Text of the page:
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June 24, 2018

Building Engines: A Property Management Software Success Story

Building Engines was founded in 2001 by John Childs and David Osborn.

Childs had an extensive background in building renovation and servicing the local Boston real estate community, while Osborn was an experienced attorney and tech entrepreneur with a track record of leadership starting companies.

Childs and a friend came to Osborn looking to a develop a PIM (Personal Information Manager) for property managers. Osborn ultimately expanded the concept to include developing a comprehensive operating platform for real estate managers. With the rapidly expanding influence of the Internet, the two founders saw the Internet as a means to transform an antiquated business.

Building Engines Scott Sidman
Building Engines CMO Scott Sidman.

“John was fascinated by technology and the application of the Internet as a way to expedite building management information,” said CMO Scott Sidman, who has been with the company since 2003. “Oz came up with the idea of applying the Internet and mobile technology to all of the daily activities of a professional property management team.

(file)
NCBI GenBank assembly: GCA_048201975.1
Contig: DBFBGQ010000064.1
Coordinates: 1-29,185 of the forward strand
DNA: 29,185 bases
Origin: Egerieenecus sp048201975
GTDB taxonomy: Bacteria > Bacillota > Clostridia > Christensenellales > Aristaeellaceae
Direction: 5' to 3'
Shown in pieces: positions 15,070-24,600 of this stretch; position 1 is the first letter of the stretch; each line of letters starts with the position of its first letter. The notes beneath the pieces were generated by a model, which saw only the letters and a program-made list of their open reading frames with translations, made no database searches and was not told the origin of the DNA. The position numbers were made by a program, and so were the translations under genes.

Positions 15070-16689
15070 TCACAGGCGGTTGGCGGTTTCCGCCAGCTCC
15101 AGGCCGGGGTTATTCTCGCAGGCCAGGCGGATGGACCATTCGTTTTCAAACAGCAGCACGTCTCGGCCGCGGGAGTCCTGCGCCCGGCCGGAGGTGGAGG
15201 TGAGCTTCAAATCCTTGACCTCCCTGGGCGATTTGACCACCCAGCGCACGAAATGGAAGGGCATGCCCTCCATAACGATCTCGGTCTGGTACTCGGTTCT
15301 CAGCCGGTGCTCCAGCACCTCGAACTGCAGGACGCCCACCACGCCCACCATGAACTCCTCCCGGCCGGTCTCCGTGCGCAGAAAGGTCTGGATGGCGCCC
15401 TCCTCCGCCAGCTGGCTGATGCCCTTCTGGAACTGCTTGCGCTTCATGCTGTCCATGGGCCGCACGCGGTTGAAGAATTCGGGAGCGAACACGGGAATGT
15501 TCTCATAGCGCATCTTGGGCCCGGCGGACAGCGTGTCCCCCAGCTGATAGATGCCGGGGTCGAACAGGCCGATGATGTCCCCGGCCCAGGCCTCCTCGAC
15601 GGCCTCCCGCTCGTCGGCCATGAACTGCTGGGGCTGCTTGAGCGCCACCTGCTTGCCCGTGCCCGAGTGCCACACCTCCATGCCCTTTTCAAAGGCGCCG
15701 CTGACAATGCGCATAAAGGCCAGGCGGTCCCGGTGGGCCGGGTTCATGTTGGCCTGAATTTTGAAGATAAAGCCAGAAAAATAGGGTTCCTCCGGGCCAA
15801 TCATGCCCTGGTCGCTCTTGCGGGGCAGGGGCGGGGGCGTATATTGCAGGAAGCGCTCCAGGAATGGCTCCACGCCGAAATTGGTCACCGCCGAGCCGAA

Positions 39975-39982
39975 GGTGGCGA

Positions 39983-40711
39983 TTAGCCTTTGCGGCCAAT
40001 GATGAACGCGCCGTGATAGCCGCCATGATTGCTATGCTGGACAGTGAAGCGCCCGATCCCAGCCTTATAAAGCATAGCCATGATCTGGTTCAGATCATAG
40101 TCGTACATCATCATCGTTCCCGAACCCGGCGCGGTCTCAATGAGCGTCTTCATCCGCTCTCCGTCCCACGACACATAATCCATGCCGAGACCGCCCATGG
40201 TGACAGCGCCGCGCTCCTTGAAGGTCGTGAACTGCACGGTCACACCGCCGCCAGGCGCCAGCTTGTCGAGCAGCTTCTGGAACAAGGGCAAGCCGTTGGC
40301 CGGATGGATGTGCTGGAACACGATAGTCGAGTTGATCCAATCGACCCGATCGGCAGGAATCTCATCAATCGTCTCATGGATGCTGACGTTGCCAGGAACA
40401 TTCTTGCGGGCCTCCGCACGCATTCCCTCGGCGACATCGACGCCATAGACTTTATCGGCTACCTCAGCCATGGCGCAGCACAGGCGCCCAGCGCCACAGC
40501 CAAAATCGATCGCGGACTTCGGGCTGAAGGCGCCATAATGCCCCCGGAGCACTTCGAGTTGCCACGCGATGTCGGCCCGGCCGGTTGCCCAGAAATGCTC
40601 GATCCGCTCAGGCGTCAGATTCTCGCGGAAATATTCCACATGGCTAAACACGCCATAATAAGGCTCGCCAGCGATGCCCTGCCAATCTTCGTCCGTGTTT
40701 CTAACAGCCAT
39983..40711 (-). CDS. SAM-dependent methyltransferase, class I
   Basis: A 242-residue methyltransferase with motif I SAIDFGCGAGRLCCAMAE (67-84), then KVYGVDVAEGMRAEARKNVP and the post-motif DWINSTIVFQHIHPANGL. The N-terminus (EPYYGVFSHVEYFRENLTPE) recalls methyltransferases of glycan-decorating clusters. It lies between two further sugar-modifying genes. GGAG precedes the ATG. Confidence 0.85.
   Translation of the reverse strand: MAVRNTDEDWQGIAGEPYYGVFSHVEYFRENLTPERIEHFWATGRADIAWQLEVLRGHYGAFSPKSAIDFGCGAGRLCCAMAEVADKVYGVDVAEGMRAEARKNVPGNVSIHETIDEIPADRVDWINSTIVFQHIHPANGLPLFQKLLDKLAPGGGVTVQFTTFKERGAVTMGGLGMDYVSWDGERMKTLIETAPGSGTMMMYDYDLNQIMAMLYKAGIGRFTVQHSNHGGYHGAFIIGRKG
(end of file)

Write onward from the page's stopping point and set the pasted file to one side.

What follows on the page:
Back in the early 2000s, most commercial property management companies managed tenant-generated work orders with landlines and two-way radios while supporting regular preventative maintenance tasks with paper manuals and a bit of intuition. If any technology existed, it was “client-based”, installed on a desktop computer buried in a basement office somewhere. With building managers and engineers rarely at their desks, the founders knew that the Internet and burgeoning mobile technology could put real-time data and information instantly in their hands, whenever and wherever the needed it.

The duo founded their new company—Requestcom, Inc.—in early 2001, and launched their first products, the Work Order Management and Preventative Maintenance modules, in 2002. They won their first client, Meredith & Grew (now Colliers Meredith & Grew) late that year. While the company gained early success, the September 11 attacks shifted its thinking.